Monday, 3 March 2014

“We’re challenging them to back our schools and colleges as we implement ConDem cuts to county budget’ – Councillor Scott Dickinson, Druridge Bay

“We’re challenging them to back our schools and colleges as we implement ConDem cuts to county budget’ – Councillor Scott Dickinson, Druridge Bay

Labour councillors in North Northumberland have come out fighting as they challenge claims made by Liberal Democrat MP Sir Alan Beith and his hopeful successor that ‘proposals over changes to post 16 transport haven’t been thought through’. The scheme to provide free transport to all eligible youngsters which has grown by 323% since its introduction in 2008/09 has recently come under fire for encouraging a ‘Northumberland education cash drain’ as figures released by the County Council show a massive loss to education budgets in the county of £6.5m next year. Labour claim that’s unfair and that local Lib Dems have chosen to play politics with the issue of education in Northumberland.
They point to the need to make savings of £32.5m this year alone as part of the ConDem coalition budget cuts. They also point out that Sir Alan Beith has voted with every government Finance Bill in parliament and are accusing him of ‘hypocrisy’ as he supports successive government raids on local government finances.
Labour are setting out their proposals for post 16 travel against a plan to safeguard education budgets in the county and are questioning the value of a policy that costs Northumberland’s schools and colleges a staggering £6.5m a year. Labour claim local schools and colleges have lost over £28m since the introduction of free post 16 travel.
Labour Business Chair and Councillor Scott Dickinson who represents Druridge Bay said
‘It seems local Liberal Democrats want to have their cake and eat it. First Sir Alan votes with the Tories to cut council budgets by over 25% year on year and then he complains about the effects on his constituents. We want to make sure that education in Northumberland becomes the first choice for its children and young people and we don’t think it’s fair on schools and colleges in the county to subsidise the likes of Newcastle College. Under our proposals travel to schools and colleges will continue to be free as part of our ‘Support our Schools and Colleges’ campaign. The county’s education system has lost an estimated £28m since the introduction of subsidised travel to out of county educational establishments and we don’t think that’s either fair or sustainable. I’m challenging Liberals to back our schools and colleges by supporting our plans for free transport to those education establishments’.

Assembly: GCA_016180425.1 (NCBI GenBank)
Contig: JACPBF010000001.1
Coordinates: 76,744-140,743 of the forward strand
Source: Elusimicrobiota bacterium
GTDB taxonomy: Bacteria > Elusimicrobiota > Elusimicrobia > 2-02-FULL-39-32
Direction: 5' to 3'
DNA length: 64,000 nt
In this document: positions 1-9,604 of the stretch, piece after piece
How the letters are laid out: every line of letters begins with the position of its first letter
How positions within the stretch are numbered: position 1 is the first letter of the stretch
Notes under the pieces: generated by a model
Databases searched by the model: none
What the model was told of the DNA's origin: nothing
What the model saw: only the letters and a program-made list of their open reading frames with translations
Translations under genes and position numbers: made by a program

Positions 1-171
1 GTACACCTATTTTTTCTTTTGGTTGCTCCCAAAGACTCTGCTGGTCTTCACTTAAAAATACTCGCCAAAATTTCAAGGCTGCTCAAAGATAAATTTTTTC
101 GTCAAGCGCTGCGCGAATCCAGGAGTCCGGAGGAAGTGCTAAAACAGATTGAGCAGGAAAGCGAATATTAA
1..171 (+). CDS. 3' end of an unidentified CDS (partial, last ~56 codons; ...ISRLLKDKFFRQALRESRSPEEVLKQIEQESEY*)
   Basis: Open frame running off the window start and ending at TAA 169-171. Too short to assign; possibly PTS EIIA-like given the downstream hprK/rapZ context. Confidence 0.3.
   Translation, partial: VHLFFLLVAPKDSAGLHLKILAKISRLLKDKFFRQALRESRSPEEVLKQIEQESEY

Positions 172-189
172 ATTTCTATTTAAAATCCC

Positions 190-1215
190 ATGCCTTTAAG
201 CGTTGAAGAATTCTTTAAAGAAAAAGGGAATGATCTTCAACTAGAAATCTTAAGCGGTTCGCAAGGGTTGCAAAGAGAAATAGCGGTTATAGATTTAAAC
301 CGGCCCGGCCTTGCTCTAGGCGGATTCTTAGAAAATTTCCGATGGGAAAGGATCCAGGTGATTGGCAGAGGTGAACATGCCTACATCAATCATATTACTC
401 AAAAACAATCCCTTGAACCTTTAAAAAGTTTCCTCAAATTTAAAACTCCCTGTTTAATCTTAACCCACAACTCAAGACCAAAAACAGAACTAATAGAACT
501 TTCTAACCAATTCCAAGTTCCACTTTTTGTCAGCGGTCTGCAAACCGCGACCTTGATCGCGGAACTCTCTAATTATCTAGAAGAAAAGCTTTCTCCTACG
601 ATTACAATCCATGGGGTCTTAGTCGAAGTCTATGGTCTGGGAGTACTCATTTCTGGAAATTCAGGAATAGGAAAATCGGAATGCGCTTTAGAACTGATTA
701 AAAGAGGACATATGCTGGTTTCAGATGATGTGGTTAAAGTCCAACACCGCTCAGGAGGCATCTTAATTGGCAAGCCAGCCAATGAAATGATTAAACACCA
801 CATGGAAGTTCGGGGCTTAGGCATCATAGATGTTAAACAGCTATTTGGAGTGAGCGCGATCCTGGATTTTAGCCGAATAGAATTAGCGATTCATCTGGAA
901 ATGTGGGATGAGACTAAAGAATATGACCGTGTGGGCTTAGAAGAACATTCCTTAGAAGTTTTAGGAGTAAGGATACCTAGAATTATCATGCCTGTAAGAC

• When charges were last in place in 2007/08 academic year the number of students on the P16 travel scheme was in the region of 850. That number has now risen to 3600, i.e. the scheme has grown 323% in terms of student numbers over the course of the last 5 years.
• Recent analysis of the current free student travel scheme demonstrates that whilst the number of students remaining in post 16 education since charges were last in place (2007/08) has remained largely static, although slightly reduced, the Council is paying for a far greater proportion of their transport costs, we now provide free travel for 51% of P16 students.
• In fact there were 7821 students in P16 education in October 2008 (coinciding with the commencement of the free student travel scheme) but by October 2012 the numbers had in fact slightly declined to 6976 students thereby demonstrating that the free scheme has not been successful in encouraging more students to remain in P16 education. In other words the free student travel scheme appears to be largely “deadweight”; funding mainly those who would have gone into further education without it.
• There is also the loss of education funds to Northumberland based learner providers as a result of students choosing to access courses at out of county establishments.
• We estimate that since the free student travel scheme was implemented this cost to the schools organisation in Northumberland is in the region of £28m and if current arrangements are maintained we can expect this annual cost to the school budget to be in the region of £6.5m a year.

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